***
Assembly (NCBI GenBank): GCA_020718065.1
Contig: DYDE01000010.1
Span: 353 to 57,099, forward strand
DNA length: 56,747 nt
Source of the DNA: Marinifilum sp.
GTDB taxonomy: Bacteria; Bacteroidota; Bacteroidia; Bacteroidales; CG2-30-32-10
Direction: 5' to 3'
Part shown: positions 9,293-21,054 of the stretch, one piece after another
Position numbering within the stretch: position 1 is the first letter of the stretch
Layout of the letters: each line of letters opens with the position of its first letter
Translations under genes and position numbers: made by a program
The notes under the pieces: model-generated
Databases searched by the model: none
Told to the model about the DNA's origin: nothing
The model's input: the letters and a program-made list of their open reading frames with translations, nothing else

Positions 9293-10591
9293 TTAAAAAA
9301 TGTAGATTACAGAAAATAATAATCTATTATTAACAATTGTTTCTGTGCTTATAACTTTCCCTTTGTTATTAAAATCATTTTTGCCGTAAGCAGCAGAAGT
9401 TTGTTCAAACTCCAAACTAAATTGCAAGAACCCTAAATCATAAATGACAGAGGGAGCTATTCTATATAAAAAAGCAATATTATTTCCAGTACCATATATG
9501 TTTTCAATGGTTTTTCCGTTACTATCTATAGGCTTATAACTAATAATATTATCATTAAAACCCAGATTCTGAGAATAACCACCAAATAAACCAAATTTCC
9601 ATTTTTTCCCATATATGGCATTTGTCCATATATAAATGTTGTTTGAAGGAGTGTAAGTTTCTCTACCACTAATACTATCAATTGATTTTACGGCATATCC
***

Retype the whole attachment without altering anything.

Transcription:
Assembly (NCBI GenBank): GCA_020718065.1
Contig: DYDE01000010.1
Span: 353 to 57,099, forward strand
DNA length: 56,747 nt
Source of the DNA: Marinifilum sp.
GTDB taxonomy: Bacteria; Bacteroidota; Bacteroidia; Bacteroidales; CG2-30-32-10
Direction: 5' to 3'
Part shown: positions 9,293-21,054 of the stretch, one piece after another
Position numbering within the stretch: position 1 is the first letter of the stretch
Layout of the letters: each line of letters opens with the position of its first letter
Translations under genes and position numbers: made by a program
The notes under the pieces: model-generated
Databases searched by the model: none
Told to the model about the DNA's origin: nothing
The model's input: the letters and a program-made list of their open reading frames with translations, nothing else

Positions 9293-10591
9293 TTAAAAAA
9301 TGTAGATTACAGAAAATAATAATCTATTATTAACAATTGTTTCTGTGCTTATAACTTTCCCTTTGTTATTAAAATCATTTTTGCCGTAAGCAGCAGAAGT
9401 TTGTTCAAACTCCAAACTAAATTGCAAGAACCCTAAATCATAAATGACAGAGGGAGCTATTCTATATAAAAAAGCAATATTATTTCCAGTACCATATATG
9501 TTTTCAATGGTTTTTCCGTTACTATCTATAGGCTTATAACTAATAATATTATCATTAAAACCCAGATTCTGAGAATAACCACCAAATAAACCAAATTTCC
9601 ATTTTTTCCCATATATGGCATTTGTCCATATATAAATGTTGTTTGAAGGAGTGTAAGTTTCTCTACCACTAATACTATCAATTGATTTTACGGCATATCC